|1.||tide-generating force neap tide See also spring tide the cyclic rise and fall of sea level caused by the gravitational pull of the sun and moon. There are usually two high tides and two low tides in each lunar day|
|2.||the current, ebb, or flow of water at a specified place resulting from these changes in level: the tide is coming in|
|3.||ebb See flood|
|4.||a widespread tendency or movement: the tide of resentment against the government|
|5.||a critical point in time; turning point: the tide of his fortunes|
|6.||dialect (Northern English) a fair or holiday|
|7.||(in combination) a season or time: Christmastide|
|8.||rare any body of mobile water, such as a stream|
|9.||archaic a favourable opportunity|
|10.||to carry or be carried with or as if with the tide|
|11.||(intr) to ebb and flow like the tide|
|[Old English tīd time; related to Old High German zīt, Old Norse tīthr time]|
An alternate increase and decrease, as of levels of a substance in the blood or digestive tract.
tide [%PREMIUM_LINK%] (tīd) Pronunciation Key |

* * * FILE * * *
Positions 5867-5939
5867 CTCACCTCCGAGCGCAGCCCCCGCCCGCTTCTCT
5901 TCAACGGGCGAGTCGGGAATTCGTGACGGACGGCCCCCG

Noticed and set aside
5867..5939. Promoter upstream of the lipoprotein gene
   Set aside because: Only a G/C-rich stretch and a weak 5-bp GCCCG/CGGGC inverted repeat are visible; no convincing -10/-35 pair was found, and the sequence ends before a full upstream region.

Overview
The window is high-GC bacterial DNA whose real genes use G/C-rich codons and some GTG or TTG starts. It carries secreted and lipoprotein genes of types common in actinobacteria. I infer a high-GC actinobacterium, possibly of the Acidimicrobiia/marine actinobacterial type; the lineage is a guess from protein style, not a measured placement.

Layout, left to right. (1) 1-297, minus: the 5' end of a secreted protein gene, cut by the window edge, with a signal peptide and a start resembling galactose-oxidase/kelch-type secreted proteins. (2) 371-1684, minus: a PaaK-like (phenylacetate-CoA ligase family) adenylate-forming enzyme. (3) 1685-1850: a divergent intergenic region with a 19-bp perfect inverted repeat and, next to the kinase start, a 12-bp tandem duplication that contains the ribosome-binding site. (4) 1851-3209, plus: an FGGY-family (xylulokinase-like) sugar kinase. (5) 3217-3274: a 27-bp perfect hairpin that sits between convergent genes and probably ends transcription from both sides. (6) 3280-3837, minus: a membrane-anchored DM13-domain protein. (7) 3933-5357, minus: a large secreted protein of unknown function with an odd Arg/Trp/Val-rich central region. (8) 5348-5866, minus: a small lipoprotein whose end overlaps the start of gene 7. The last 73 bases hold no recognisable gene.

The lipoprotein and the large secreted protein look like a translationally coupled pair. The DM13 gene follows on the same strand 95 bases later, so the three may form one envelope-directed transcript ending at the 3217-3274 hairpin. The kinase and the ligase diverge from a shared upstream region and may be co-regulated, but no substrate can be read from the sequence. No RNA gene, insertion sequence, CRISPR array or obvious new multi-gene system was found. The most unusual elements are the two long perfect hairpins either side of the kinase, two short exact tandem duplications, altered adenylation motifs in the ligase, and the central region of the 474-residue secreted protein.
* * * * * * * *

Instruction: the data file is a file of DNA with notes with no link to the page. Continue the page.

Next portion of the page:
The regular rise and fall in the surface level of the Earth's oceans, seas, and bays caused by the gravitational attraction of the Moon and to a lesser extent of the Sun. The maximum high tides (or spring tides) occur when the Moon and Sun are directly aligned with Earth, so that their gravitational pull on Earth's waters is along the same line and is reinforced. The lowest high tides (or neap tides) occur when the Moon and Sun are at right angles to each other, so that their gravitational pull on Earth's waters originates from two different directions and is mitigated. Tides vary greatly by region and are influenced by sea-floor topography, storms, and water currents. See also ebb tide, flood tide, neap tide, spring tide.